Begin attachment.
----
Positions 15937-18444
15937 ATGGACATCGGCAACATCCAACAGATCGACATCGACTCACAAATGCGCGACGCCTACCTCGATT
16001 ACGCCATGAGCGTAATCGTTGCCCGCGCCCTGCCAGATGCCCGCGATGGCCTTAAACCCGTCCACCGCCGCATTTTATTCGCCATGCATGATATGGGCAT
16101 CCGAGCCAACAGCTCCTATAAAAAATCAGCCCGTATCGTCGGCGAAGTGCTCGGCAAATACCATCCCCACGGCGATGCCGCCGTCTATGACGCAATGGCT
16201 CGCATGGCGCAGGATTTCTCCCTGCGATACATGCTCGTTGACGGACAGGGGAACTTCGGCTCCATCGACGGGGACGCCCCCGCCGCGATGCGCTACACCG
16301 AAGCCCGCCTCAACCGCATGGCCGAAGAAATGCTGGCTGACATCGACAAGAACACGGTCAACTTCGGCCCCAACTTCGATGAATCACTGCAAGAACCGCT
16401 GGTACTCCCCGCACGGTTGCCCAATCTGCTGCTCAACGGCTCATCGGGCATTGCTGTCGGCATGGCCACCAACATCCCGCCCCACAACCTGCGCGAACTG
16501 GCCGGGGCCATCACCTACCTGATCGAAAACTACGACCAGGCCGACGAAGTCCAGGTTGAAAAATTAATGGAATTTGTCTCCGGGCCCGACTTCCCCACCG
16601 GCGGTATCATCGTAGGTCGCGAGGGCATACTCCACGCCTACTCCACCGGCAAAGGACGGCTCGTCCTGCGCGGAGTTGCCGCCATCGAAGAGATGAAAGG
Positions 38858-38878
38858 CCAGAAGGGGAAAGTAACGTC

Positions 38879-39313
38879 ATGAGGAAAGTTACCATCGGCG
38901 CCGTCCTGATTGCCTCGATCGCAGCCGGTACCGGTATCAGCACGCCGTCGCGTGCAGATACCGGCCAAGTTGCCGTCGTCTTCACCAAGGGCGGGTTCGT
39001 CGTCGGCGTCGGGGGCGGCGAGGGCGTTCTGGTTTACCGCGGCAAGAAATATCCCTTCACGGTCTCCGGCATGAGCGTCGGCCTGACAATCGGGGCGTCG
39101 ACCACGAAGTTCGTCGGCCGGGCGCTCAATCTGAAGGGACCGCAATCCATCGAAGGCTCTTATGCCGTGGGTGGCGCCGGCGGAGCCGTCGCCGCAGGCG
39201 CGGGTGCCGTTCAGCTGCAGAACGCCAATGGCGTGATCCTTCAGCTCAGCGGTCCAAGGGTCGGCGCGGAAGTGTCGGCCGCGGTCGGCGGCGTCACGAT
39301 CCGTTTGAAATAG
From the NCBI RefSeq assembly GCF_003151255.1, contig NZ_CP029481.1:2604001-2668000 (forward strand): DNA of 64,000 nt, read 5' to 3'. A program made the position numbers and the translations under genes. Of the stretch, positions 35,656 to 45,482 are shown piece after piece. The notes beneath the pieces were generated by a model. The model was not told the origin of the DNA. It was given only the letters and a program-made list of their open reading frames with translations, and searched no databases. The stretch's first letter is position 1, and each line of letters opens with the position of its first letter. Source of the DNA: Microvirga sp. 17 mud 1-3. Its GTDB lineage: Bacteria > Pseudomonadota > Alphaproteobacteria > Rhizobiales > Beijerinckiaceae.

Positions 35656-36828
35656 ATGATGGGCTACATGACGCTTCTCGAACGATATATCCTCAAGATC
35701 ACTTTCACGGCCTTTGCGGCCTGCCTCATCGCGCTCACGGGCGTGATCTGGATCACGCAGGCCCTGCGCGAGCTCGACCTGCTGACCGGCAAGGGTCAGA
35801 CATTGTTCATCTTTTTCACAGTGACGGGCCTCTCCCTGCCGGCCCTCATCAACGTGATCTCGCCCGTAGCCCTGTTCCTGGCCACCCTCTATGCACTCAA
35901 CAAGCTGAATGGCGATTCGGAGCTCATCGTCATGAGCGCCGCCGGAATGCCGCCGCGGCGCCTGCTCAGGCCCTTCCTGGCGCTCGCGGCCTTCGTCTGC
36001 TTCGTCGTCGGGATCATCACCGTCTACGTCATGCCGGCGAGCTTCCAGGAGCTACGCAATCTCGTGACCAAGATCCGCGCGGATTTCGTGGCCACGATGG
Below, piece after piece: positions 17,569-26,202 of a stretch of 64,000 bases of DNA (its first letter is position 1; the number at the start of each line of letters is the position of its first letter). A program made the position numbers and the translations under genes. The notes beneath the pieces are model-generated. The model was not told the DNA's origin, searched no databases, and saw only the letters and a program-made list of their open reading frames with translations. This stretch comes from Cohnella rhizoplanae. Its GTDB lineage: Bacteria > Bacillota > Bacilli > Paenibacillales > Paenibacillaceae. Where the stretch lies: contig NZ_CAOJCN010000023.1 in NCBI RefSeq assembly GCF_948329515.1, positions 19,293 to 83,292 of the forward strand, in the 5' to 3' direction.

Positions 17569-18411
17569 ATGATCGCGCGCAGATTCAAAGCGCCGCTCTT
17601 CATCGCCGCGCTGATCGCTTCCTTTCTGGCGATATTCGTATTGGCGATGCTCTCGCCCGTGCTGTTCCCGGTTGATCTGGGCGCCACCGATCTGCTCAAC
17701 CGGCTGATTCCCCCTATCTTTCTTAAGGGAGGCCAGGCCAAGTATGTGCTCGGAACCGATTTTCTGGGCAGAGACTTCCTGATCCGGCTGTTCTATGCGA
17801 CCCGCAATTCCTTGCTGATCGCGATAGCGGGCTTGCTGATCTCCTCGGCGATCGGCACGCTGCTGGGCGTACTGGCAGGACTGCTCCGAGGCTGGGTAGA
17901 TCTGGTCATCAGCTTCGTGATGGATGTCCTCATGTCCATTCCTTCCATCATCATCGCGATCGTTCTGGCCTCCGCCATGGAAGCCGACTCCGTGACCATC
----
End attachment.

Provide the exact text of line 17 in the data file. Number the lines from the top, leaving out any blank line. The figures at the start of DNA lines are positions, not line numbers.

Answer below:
39201 CGGGTGCCGTTCAGCTGCAGAACGCCAATGGCGTGATCCTTCAGCTCAGCGGTCCAAGGGTCGGCGCGGAAGTGTCGGCCGCGGTCGGCGGCGTCACGAT